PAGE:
So, go ahead and turn it back on, and then double-click on it. And let's swap out it's blend mode so we get some interaction here. I'll change the blend mode from normal to hue, which allows the saturation and luminance information from the pattern below to show through. So, I'll choose that function and you can see that we get an interesting interaction. Now I want to modify the stroke. Just seems like we're getting awful close to a Christmas effect here, and that's not what I'm looking for. So I'll click on a stroke item, and you can see what's going on is it's a tight gradient there.
So it goes black to red to black again. And the style's set to shape burst so that it traces around the letters. So the first thing I'm going to do, is click on this gradient bar in order to modify the gradient, and I'm going to click very carefully on this black color swatch, because right next to each other, they're only a percentage point away. And you should see a location of 81%, then press Shift+up arrow, in order to scoot that color stop to the right, now click on the red color stop. And then click on this color bar right there in order to bring up the color picker dialog box and just change the hue value, nothing else to 50 degrees and then click OK.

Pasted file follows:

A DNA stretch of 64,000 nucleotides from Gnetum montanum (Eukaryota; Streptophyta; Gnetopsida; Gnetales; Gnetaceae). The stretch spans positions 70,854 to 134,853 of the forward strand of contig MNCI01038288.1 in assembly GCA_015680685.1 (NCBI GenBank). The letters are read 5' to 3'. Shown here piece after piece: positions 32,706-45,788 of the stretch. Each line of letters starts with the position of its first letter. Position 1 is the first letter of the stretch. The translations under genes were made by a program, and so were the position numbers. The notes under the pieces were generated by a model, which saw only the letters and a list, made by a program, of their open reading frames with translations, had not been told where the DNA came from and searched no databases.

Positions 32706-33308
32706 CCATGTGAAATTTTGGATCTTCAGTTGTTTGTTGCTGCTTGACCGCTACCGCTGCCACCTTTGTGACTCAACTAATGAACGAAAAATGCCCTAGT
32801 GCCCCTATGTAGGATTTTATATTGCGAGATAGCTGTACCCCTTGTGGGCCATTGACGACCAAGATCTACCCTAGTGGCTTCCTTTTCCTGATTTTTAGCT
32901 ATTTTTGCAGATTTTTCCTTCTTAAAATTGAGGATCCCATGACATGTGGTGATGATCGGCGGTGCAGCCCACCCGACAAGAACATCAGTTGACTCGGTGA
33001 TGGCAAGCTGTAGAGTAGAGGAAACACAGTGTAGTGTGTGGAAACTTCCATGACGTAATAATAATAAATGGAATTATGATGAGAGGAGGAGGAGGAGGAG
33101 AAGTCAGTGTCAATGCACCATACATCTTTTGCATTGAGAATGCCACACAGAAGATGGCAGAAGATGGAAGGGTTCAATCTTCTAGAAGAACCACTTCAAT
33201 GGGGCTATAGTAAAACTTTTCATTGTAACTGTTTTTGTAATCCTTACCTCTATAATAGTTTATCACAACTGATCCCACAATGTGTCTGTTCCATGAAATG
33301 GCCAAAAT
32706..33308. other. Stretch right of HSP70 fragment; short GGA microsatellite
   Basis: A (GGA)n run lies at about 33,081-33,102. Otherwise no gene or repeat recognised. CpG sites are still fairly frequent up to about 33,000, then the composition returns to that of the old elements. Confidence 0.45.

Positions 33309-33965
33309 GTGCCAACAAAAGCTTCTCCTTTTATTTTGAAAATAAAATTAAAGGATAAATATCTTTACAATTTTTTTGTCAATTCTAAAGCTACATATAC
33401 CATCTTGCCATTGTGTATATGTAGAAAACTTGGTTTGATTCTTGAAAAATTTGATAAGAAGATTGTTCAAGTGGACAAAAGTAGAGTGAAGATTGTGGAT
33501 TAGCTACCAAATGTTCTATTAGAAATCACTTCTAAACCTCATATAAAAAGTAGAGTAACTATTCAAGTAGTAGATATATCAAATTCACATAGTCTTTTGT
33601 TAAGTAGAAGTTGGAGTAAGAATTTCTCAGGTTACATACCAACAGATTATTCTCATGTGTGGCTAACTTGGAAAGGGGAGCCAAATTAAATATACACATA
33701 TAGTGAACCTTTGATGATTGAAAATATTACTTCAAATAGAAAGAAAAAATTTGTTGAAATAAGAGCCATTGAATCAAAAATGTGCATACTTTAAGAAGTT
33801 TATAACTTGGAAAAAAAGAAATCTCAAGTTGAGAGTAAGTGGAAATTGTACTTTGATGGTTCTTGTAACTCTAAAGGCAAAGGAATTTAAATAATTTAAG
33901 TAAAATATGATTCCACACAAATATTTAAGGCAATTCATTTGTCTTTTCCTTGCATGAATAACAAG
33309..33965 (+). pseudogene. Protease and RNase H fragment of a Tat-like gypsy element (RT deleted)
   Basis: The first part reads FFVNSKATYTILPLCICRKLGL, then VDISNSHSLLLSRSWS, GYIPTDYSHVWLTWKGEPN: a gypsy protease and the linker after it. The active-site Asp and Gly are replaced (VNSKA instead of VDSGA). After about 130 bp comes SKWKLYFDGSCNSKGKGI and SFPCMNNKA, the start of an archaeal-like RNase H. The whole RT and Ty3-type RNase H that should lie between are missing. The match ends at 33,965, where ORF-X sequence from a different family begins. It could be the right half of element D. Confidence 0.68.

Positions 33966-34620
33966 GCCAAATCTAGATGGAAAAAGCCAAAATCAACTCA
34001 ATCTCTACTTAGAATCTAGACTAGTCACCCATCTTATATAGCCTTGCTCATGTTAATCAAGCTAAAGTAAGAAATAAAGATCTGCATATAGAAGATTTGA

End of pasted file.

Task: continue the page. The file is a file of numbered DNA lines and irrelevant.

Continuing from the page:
And now press Shift+up arrow for it in order to move it to a location of 90. Now very carefully select this red color stop, so when I say very carefully I mean click on the far right edge of it so you don't get the black color stop. And click on its red bar there and we'll change it to hue value of 50 degrees as well. And then I'll press shift up arrow twice, in order to change the location to 53%. And now click on the black color swatch and I'll press Shift+up arrow twice to change it to a location of 52%.
Now I click OK. The next thing I want to do is back off the size value. Because notice when the size value gets sufficiently large here, we start to get these polygonal transitions. And they're showing up at 20 pixels as well. So I'm going to take that value down to ten pixels there. And then finally I want to drop those blacks out and just keep the yellows. So I'm going to change the blend mode from normal to screen which treats black as invisible and that way the strokes are just sort of sitting out here in space.
Alright now click OK in order to accept that effect. And of course, by all means, we should go ahead and save this a style. I'm out of empty room, actually I do have some, on the right hand side here. So, I'll just go ahead and click there or I can click on the little page icon. And I'll go ahead and call this style Green Toy. And notice that include Layer Blending Options is turned off because again, there aren't any so no reason to save them. And I'll go ahead and click OK to create that new style. Alright, now let's save out the new styles that we've created over the course of these last three movies.